From My Perspective

Reflections through a Lens of Faith from Pastor Jen

Walking Through Holy Week

Walking Through Holy Week

The Via Dolorosa (“Way of Suffering”) is a walk through the Old City of Jerusalem tracing the path that Jesus may have taken on his way to the cross. Although the route has changed over the years, pilgrims have flocked to Jerusalem especially during Holy Week to make this walk as they prayerfully pause and reflect on passages of Scripture leading up to Jesus’ crucifixion.

I invite you to walk with me through Holy Week.

There’s something missing if we skip through the Hosannas of Palm Sunday to the Alleluias of Easter Sunday. The joy of the resurrection rings hollow if we miss the days in between. Each day of Holy Week we will pause for a brief time of prayer on Zoom at 7:00 PM.

This evening, Holy Monday, we will pray the way of the cross as we focus on artwork of Mary Button. She has created a series of paintings connecting the COVID-19 pandemic to the passion and prayers of Jesus.

On Holy Tuesday, we will pray for our community of Andover and beyond as we consider how Jesus’ passion might speak to our neighbors – families and children, emergency responders, those who are hungry, and more.

We complete our Lenten series on spiritual practices with our final Wednesday evening worship time with the theme of holy rest – sabbath – as we recall Jesus in the Garden of Gethsemane.

Maundy Thursday begins the Great Three Days of the church year as we celebrate Holy Communion on Zoom and recall Jesus’ last gathering with his friends in the upper room.

Our Good Friday service will include the reading of the passion of Jesus from the gospel of John and we will experience deepening darkness as candles are extinguished throughout the service…but reminded that the light of Christ never completely goes out.

As the Good Friday service ends we wait…we wait with hope and expectation for what we know is coming next. Easter is coming…wait for it!

In Christ,

Pastor Jen

Week 6 of Lent – Go

Week 6 of Lent - Go
Photo by ConvertKit on Unsplash

My passport expires at the end of August. A couple of weeks ago I filled out the paperwork and wrote a check for the new one. If I wanted “expedited” delivery, I could pay some more money and get the new passport back sooner. But let’s face it, I’m not going anywhere I need my passport any time soon.

As we think about spiritual practices of Lent, the practice of being sent – of going out into the world – makes me feel a little wistful for the days when we could just get up and go.

“Go in peace. Serve the Lord.” is the liturgical piece called the “dismissal” we say at the end of the worship service. Go where? Into the kitchen for a snack?

The dismissal doesn’t mean we have to take a special mission trip in order to serve God. The dismissal at the end of the service means that worship connects with our daily lives. As we sign off from Zoom, we’ve heard a Word from God, and we are meant to take that Word along with us – even if it’s only into the next room. It comes with us as we FaceTime with friends and family across the country; it shows up when we attend an online book group or business meeting; it connects us to God as we take a walk around the neighborhood, share a social media post, or order takeout.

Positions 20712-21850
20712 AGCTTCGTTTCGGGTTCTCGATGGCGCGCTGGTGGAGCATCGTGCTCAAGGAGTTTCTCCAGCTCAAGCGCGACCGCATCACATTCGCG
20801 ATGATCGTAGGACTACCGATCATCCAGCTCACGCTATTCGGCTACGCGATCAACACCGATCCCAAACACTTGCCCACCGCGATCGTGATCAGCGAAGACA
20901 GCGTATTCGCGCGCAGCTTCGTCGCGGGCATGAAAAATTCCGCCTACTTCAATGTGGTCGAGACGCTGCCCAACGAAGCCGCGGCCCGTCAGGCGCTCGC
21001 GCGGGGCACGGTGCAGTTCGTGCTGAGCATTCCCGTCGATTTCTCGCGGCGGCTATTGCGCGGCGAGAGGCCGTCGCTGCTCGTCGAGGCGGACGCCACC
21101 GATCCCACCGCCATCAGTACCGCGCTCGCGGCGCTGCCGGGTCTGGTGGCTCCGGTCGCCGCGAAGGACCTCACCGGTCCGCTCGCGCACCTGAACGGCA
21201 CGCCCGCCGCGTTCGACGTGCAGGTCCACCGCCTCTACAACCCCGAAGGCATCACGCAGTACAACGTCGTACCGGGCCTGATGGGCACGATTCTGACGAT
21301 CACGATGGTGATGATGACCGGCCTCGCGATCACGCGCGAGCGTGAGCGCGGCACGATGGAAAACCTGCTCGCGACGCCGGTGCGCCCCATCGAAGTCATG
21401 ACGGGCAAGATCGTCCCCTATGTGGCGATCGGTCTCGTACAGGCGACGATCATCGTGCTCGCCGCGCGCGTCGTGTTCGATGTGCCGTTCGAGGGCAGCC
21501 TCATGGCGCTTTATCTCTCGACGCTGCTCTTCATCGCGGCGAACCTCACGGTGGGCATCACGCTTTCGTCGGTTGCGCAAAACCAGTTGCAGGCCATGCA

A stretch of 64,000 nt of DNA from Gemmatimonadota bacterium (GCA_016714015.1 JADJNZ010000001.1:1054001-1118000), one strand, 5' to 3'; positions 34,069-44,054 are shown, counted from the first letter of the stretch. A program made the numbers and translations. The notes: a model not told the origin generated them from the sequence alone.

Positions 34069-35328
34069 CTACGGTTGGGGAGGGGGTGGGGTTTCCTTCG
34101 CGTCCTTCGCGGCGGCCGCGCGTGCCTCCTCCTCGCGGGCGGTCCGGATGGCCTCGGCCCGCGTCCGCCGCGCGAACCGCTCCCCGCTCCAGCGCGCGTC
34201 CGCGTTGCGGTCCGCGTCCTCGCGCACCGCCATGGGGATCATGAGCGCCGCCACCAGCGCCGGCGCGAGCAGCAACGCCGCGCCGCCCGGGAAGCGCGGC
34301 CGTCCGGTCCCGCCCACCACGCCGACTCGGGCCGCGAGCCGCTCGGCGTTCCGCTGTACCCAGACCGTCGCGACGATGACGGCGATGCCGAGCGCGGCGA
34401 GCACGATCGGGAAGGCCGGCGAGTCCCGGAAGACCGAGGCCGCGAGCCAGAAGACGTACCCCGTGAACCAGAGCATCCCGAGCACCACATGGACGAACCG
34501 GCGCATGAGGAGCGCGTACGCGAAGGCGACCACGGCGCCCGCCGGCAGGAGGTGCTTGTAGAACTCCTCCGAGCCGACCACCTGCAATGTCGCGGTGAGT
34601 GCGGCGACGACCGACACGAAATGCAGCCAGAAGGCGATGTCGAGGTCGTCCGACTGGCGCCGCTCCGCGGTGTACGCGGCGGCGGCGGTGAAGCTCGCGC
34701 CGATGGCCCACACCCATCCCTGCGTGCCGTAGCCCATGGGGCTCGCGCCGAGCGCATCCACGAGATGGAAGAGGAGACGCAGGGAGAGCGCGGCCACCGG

Our ‘going’ may look different these days, but as a spritiual practice we can nevertheless commit ourselves to “Go (online, outdoors, socially-distanced) with God.”

In Christ,

Pastor Jen

Week 5 – Bless

When the man saw that he did not prevail against Jacob, he struck him on the hip socket; and Jacob’s hip was put out of joint as he wrestled with him. Then he said, ‘Let me go, for the day is breaking.’ But Jacob said, ‘I will not let you go, unless you bless me.’
Genesis 32:25-26

Week 5 - Bless
Photo by Brittany Colette on Unsplash

This week as we continue in the Way of Love for the season of Lent, we consider the spiritual practice of ‘blessing.’

The word “bless” shows up quite frequently in ordinary speech. Next time you sneeze, someone around you might somewhat reflexively say, “Bless you.” How did that practice come to be?

One story is that the practice began around the 6th century when the bubonic plague was ravaging Europe. People knew that a sneeze could be an early symptom of the disease so when someone sneezed, it was a prayer for good health to say, “God bless you.”

At other times, you might be asked to ‘say a blessing’ for a meal. It is a prayer of gratitude that there is food on the table.

When we take on the spiritual practice of blessing, however, it doesn’t need to be restricted to times when someone sneezes or before a meal. Blessing can happen in any encounter with others.

The poet John O’Donohue dedicated his life to retrieving the lost art form and practice of blessing. By blessing, he meant, “words that create a circle of light drawn around a person to protect, and strengthen.”

A friend of mine tries to end every conversation whether it be with a family member, a coworker, a neighbor, or a friend with such a ‘circle of light.’ She says her goodbyes along with an accompanying word of affirmation or encouragement. She blesses them.

When we take on the spiritual practice of blessing we will look for opportunities to bless those we meet. What a gift we can offer!

In Christ,

Pastor Jen